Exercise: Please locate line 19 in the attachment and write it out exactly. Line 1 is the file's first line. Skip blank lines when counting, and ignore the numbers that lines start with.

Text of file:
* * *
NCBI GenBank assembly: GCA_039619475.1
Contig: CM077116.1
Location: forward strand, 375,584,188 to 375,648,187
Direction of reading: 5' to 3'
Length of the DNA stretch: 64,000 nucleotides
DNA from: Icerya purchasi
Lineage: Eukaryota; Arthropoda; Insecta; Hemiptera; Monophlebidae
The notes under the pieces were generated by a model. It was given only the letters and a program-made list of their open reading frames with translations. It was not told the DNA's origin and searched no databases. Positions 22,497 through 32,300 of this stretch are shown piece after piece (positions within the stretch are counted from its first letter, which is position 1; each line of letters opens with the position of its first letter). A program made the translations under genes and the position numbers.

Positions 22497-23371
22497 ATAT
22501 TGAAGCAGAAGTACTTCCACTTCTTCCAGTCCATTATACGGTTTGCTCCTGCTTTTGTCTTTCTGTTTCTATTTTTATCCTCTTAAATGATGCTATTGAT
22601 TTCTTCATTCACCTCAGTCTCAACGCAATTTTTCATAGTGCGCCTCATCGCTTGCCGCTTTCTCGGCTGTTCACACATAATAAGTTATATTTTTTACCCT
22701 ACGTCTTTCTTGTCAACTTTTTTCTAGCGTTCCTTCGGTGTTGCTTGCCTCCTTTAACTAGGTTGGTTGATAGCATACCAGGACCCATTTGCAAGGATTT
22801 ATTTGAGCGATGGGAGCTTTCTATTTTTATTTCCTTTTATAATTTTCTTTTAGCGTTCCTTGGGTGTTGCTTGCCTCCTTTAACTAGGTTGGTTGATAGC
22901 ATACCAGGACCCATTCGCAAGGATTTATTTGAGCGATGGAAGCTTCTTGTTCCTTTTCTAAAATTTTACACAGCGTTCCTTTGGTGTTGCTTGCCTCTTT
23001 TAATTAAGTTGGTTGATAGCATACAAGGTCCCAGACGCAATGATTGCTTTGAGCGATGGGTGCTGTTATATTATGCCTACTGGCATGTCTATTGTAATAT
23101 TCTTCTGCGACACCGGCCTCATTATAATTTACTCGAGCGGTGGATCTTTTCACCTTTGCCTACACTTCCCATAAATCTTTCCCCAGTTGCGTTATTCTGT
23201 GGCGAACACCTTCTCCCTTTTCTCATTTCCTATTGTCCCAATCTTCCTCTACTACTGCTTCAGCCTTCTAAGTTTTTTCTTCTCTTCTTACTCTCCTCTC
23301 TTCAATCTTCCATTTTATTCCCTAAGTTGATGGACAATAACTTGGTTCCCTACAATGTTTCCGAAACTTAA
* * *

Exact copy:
23301 TTCAATCTTCCATTTTATTCCCTAAGTTGATGGACAATAACTTGGTTCCCTACAATGTTTCCGAAACTTAA